he would but return.which he earnestly pressed him to do, every thing should be settled to his satisfaction. Ben immediately answered"his letter, thanked him for bis advice, and stated his reasons for quitting Boston, with a force and clearness that so highly delighted cap. tain Holmes, that he shewed it to all his acquaintance at Newcastle, and among the rest to sir William Keith, governor of the province, with whom he happened to Jine, The governor read it, and appeare surprised when he learnt hie age. “Why, this must be a young man of extraordinary talents, captain Holmes," said the guvernor, "very extraordinary talents indeed and ought to be encouraged; we have no printer in Philadelphia Row worth a fig, and if this young man will but set up, there is no doubt of his success. For my part, I will give him all the public business, and render him every other service in my power."
One day as Keimer and Ben were at work near the window, they saw the governor and colonel French cross the street and make directly for the printing-ofa fice. Keimer not doubting it was a visit to himself hur. ried down stairs to meet them. The governor taking no notice of Keimer but eagerly inquiring for young Mr. FRANKLIN, came up stairs, and with a condescension to whic, Ben had not been accustomed, introduced hinself to him-desired to become acquainted with him-and alter obligingly reproaching him for not having made himself known when he first came to town, invited hiin to the tavern where he and colonei French were going to break a bottle of old Madeira.
If Ben was surprised olid Keimer was thunderstruck, Ben went, however, with the governor and the colonel to the tavern, where, while the Madeira was circulating in cheerful bumpers,the governor proposed to him to set up a printing office, stating at the same time the great chances of success, and proinising that both bimself and colonel French would use their influence in procuring for him the public printing of both governments. As Beo appeared to doubt whether his father would assist him in this enterprize, sir William said that he would give the old gentleman a letter in which he would represent the avvantages of the scheme in a light that would, he'd be bound, determine him in his favor. It was thus
concluded that Ben should returo to Boston by the first vessel, with the governor's letter to good old Josias: in the mean time Ben was to continue with Keimer, from whom this project was to be kept a secret.
The governor sent every now and then to invite Ben to dine with him, which he considered as a very great honor, especially as his excellency always received and conversed with him in the most familiar manner.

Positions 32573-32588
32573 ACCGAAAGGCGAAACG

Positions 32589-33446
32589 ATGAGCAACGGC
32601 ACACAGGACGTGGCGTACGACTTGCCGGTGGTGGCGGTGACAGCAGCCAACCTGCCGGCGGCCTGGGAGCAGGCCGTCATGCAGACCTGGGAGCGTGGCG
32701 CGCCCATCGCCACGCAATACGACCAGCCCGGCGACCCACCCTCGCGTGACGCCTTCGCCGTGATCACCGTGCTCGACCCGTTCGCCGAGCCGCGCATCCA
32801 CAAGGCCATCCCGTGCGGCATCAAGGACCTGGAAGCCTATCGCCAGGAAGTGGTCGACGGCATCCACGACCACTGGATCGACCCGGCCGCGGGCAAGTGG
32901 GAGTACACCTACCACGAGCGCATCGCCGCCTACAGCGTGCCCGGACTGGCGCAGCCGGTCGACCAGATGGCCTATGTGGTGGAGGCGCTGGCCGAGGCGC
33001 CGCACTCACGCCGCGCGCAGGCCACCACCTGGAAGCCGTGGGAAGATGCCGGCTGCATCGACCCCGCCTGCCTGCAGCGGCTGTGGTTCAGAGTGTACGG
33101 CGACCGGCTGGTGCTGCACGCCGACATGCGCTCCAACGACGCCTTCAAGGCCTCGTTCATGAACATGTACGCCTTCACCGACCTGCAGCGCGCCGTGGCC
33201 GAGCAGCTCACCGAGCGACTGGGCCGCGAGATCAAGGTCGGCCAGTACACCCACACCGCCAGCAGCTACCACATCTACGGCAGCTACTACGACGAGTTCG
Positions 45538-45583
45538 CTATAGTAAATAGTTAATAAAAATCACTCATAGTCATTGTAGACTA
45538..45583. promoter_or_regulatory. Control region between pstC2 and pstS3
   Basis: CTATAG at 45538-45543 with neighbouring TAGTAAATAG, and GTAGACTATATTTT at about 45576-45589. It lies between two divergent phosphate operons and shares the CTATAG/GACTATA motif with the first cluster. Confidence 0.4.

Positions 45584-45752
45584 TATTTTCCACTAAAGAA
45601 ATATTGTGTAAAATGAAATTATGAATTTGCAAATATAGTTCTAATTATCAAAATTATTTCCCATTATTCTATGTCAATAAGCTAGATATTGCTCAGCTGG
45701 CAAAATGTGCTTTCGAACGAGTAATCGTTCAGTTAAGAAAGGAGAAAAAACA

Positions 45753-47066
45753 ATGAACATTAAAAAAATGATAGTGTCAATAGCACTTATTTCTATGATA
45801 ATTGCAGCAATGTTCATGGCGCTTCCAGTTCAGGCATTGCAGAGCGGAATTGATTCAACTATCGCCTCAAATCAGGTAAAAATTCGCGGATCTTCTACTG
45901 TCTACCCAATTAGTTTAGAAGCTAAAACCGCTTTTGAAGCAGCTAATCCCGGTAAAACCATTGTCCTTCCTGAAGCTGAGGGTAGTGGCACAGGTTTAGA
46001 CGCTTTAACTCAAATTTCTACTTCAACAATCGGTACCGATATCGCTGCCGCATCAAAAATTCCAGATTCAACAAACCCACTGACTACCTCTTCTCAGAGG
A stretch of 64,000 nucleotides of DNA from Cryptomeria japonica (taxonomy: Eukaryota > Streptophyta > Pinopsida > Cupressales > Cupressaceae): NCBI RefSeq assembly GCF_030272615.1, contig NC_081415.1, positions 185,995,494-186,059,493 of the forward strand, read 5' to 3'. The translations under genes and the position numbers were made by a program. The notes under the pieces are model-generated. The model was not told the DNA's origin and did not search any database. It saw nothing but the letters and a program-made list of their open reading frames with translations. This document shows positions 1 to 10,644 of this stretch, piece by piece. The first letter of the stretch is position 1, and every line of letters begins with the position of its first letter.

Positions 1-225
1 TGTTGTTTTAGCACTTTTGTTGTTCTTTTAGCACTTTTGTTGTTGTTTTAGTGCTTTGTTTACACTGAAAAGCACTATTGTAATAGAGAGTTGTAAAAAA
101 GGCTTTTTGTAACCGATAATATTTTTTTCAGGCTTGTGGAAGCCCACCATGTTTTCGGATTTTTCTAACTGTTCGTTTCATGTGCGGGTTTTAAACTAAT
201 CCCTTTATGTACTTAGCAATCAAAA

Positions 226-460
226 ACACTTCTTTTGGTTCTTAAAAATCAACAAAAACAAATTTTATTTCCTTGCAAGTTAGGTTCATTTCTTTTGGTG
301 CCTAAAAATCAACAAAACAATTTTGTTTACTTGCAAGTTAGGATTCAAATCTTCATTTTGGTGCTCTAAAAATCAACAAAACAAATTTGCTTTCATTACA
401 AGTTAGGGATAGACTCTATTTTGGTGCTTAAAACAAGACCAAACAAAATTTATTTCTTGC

In April, 1724, Ben embarked for Boston, where, after a fortnight's passage, he arrived in safety. Having been absent seven months from his relatives, who had never heard a syllable of him all that time, his sudden appearance threw the family into a screarn of joy, and excepting his sour faced brother James, the whole squad gave him a most hearty welcome. After much einbracing and kissing, and some tears shed on both sides, as is usual at such meetings, Ben kindly inquired after his brother James, and went to see him at his printing office, not without hopes of making a favorable im. pression on him by his dress, which was handsome far beyond what he had ever worn in his brother's service; a coinplete suit of broad cloth, b:anding new-air etegant silver watch and chainmand his purse crammed with nearly Sve pouoi scorting-all in silver dotiars. But it would not all do to win over James. Nor indeed is it to be wondered at; for in losing Ben he had lost a most cheerful cbliging lad, whose rare genius and in dustry in writing, printing, and selling his pamphlets and papers, had brought a noble grist to his mul.
Ben's parade therefore of his fine clothes, and watch, and silver doilars, only made things worse with James, serving but to make him the more sensible of his luss; so after eyeing him from head to foot with a dark side dong look, he turned again to his work without saying a syllable to him. The behaviour of his own journeymen contributeil still the more to ånger poor James: for in. I stead of taking part with him in his prejudices against Ben, they all appeared quite delighted with him; and breaking off from their work and gathering around him, with looks full of curiosity, they asked him a world of questions.
PHILADELPHIA! said they, 0 dear! have you heen all the way there to Philadelphia!